“We have had a number of looks — internal looks at this organization over time, and, in particularly, after the Congress NDA 2010 required them to up the number of remains that were being recovered. And so, we’ve had ongoing looks at how that organization needs to be structured and how it can be most efficient,” he continued.
“So to characterize it as dysfunctional, I don’t necessarily agree with that. But I do think that there are areas where we need to take harder looks at how it is organized and how the mission steps are prioritized …I can tell you I think it’s one perspective, but we need to take a broader look.”
The chairman of the House Armed Services Subcommittee on Military Personnel said he thought Congress was “very clear” in its 2009 directive that a comprehensive path forward was imperative.
“We certainly last year realized that progress was not being made,” Rep. Joe Wilson (R-S.C.) told PJM today, adding that he thought the time allowance originally granted by Congress to bring recovery efforts up to snuff was “reasonable.”
Wilson said he is bringing together the authors of each report to testify before his subcommittee on Aug. 1.
The Republican chairman and Ranking Member Susan Davis (D-Calif.) issued a joint statement in response to the GAO findings, saying “senior Defense Department officials have failed to both execute this directive and to prevent fragmentation of the accounting effort.”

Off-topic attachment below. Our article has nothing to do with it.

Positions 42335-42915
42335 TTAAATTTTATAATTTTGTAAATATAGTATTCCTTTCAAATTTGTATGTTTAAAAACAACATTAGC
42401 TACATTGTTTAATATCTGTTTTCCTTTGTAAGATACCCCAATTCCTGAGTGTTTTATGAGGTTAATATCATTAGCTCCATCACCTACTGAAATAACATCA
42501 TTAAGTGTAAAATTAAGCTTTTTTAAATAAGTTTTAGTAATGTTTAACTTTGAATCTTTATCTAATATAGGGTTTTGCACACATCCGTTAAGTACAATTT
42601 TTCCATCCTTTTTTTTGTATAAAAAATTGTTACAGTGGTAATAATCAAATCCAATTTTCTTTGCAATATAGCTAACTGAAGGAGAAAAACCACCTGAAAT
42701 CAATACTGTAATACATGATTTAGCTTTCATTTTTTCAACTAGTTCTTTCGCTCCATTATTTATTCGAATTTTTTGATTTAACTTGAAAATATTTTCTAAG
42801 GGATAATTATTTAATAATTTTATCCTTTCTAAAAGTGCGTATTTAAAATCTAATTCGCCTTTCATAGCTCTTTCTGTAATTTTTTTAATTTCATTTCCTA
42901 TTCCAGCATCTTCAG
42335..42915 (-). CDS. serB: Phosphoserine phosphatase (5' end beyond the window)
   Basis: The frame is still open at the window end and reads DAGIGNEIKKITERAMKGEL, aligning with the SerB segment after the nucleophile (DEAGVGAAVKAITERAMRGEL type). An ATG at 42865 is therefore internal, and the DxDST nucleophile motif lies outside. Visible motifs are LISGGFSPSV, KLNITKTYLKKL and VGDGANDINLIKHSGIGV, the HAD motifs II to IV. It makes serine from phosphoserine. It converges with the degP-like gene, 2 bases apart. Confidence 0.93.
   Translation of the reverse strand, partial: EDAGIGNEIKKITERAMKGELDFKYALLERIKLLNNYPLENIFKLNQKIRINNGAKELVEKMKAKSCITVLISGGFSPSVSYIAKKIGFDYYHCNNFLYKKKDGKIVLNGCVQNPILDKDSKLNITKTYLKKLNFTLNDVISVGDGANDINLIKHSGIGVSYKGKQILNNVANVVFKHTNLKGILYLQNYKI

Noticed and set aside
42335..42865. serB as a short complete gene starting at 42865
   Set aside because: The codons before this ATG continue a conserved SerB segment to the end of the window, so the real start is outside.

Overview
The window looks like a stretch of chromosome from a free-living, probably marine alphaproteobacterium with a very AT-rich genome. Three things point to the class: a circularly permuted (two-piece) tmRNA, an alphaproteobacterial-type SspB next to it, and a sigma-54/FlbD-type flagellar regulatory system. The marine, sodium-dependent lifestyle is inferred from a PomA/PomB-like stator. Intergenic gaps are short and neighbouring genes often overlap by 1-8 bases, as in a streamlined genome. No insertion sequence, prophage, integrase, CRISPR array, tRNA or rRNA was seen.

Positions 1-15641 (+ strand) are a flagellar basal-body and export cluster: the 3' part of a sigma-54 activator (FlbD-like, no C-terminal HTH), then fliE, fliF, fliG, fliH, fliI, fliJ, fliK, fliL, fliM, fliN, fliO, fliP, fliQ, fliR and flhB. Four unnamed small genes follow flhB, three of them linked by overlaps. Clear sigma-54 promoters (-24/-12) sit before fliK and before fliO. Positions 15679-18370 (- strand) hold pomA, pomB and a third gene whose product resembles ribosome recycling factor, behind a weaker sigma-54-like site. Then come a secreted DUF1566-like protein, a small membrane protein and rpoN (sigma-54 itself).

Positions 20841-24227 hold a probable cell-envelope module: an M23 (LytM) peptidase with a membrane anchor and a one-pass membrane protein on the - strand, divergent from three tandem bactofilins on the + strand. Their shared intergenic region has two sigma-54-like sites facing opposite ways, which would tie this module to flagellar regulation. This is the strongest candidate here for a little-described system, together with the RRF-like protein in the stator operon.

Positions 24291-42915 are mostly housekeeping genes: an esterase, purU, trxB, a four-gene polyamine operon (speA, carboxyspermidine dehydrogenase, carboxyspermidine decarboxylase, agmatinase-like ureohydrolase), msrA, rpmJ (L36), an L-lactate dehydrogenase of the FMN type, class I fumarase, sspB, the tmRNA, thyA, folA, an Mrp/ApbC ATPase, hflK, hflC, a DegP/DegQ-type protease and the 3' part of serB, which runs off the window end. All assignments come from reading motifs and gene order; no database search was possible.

“As a result, the nation is no closer today to achieving the minimal goal of accounting for just 200 missing persons annually than it was four years ago,” Wilson and Davis continued. “…The current Pentagon leadership has had ample time to get this moral imperative right. It is time for them to exercise firm, steady judgment and innovation to make the priority of accounting for 200 prisoners of war a year a reality.”
The administration issues an annual proclamation to mark National POW/MIA Recognition Day. “As long as members of our Armed Forces remain unaccounted for, America will bring our fullest resources to bear in finding them and bringing them home,” President Obama said in September 2012. “It is a promise we make not only to the families of our captured and our missing, but to all who have worn the uniform.”
In testimony last week before the Senate Armed Services Committee, Chairman of the Joint Chiefs of Staff Gen. Martin Dempsey said he’d received a call from Defense Secretary Chuck Hagel saying that he’d like “to get to the bottom of it” when they have a chance to sit down together and review the report.
“It’s so new, but it’s so discouraging and moving rapidly toward disgraceful, so I assure you we will — we will get at it,” Dempsey said.
In his speech today before the Veterans of Foreign Wars convention in Louisville, Ky., Hagel, a Vietnam vet, made a single mention of the effort.